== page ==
Published on ZNet, by Mark Weisbrot, July 25, 2009.
Global trade flows and the economic stimulus policies of individual national economies will play an important role in the recovery from the current global recession. This is especially true of the world’s two largest economies, the United States and China.
The U.S. economy was running an annualized trade deficit of $697 billion, or 5 percent of GDP, when our recession began in the last quarter of 2007. By the first quarter of this year, it had fallen by more than half to $327 billion, or 2.3 percent of GDP.
Partly this is due to the arithmetic of going into a world recession with a large trade deficit. If imports and exports decline by the same percentage, then the trade deficit will shrink, because the imports are bigger in absolute size. It so happens that our imports have declined even faster than our exports in percentage terms too, partly due to falling oil prices – which are also a product of the world recession.
This means that the United States economy is getting a boost from the global economy during the Great Recession. It may not feel like that as we now hemorrhage jobs and have about one-sixth of the labor force officially unemployed or underemployed. But the national income accounting is real. If not for our shrinking trade surplus, for example, the first quarter of this year would have seen a fall of 7.9 percent of GDP, instead of 5.5 – a big difference in terms of output and employment.
Countries that export a lot (relative to their economy) and entered the recession with a surplus are affected by the opposite arithmetic: they get hit harder in the recession as their trade surplus shrinks. Japan’s GDP is projected to fall by 6 percent this year, much worse than the United States’ projected 2.6 percent. Although it is no consolation for the Japanese, their shrinking trade surplus contributes to the growth of the rest of the world.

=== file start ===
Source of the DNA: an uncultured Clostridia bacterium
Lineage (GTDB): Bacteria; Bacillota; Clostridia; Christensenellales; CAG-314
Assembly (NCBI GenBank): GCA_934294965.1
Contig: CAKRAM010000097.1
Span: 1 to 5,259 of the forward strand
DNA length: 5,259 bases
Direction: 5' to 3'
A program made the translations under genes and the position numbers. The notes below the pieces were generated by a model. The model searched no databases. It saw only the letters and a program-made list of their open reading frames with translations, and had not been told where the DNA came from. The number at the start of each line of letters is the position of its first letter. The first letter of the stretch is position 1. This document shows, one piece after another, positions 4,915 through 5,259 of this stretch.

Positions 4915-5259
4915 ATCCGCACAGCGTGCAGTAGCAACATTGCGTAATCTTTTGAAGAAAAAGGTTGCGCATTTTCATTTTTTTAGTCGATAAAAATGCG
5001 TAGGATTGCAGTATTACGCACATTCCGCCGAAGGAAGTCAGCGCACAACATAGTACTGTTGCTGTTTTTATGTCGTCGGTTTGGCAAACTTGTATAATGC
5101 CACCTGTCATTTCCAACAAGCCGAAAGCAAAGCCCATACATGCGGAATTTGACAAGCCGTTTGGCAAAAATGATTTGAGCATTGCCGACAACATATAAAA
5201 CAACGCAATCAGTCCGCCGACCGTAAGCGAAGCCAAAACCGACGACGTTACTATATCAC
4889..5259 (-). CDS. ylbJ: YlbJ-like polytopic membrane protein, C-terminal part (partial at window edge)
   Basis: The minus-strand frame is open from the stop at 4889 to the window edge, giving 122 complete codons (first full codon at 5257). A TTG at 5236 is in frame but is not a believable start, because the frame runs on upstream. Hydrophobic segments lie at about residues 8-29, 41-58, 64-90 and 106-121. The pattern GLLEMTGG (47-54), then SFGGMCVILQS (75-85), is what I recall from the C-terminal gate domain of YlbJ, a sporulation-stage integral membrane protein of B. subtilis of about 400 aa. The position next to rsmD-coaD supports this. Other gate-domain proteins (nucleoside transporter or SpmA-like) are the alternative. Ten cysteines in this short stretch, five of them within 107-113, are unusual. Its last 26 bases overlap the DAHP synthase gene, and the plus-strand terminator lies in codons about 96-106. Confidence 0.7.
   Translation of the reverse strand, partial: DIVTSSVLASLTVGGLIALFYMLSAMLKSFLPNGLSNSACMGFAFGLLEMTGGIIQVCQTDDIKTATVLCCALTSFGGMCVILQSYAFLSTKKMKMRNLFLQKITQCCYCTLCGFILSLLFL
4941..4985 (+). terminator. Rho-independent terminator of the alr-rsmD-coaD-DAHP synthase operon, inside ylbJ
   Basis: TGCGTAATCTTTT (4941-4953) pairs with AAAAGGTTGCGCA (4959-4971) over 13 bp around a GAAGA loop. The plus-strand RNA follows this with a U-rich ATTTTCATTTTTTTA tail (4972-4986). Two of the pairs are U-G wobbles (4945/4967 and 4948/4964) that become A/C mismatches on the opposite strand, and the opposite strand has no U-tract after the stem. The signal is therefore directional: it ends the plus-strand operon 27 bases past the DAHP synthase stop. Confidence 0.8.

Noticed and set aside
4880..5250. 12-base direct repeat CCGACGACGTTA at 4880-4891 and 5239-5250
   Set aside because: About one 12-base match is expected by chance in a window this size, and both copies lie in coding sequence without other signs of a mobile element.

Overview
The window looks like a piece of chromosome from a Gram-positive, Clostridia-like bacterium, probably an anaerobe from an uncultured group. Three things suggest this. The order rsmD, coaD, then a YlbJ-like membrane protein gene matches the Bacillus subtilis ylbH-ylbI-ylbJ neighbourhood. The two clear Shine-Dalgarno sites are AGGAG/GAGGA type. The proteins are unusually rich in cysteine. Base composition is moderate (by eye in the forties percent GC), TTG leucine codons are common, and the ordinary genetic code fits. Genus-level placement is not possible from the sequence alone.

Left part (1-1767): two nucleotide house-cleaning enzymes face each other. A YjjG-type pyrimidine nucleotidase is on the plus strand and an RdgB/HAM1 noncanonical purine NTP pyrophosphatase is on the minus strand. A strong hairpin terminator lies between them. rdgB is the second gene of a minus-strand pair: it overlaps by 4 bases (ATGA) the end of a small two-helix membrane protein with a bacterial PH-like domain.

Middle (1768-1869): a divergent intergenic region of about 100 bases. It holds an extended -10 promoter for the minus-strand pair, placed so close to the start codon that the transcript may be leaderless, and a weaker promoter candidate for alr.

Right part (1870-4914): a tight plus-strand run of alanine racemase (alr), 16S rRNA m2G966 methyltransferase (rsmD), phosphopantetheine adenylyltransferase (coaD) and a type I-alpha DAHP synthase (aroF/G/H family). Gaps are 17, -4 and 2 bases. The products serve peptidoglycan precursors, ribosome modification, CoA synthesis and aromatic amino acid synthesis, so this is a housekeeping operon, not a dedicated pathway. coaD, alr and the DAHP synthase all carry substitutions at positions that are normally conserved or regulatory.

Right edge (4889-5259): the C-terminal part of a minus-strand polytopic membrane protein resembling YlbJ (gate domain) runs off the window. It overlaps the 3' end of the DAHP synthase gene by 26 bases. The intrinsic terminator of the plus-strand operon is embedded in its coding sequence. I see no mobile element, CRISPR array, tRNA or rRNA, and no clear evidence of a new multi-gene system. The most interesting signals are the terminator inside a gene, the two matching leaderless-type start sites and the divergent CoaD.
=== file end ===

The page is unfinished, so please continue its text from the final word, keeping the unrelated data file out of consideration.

Countries that export a lot to the United States have also gotten hit hard. Mexico, which exports more than 21 percent of its GDP to the U.S., is expected to shrink by 7.3 percent this year. Brazil, by comparison, exports less than two percent of its GDP to the United States (and does not have a large trade share of GDP overall), is expected to decline by 1.3 percent …
… The rich countries also seem to be more hamstrung than China. The United States has approved a stimulus package that for 2009 and 2010 – taking into account the spending cuts and tax increases by state and local governments – is only about 0.9 percent of GDP. This is a small fraction, perhaps not even a tenth, of the expected decline in private spending from the bursting of our $8 trillion housing bubble.
Critics will point out that the Chinese government can move public investment projects much more quickly because it does not have to respond as much to environmental or other citizen concerns. But there are other stimulus policies in the U.S. that can be implemented very quickly. The sad truth is that in spite of our more developed system of governance, the rule of law, and a much more developed economy, the U.S. government has not been all that responsive to the most urgent needs of our national economy in a time of its greatest challenge since the Great Depression. In fact it is less responsive than the government of a middle-income country run by a Communist Party. That ought to give American pundits and social scientists something to think about. (full text).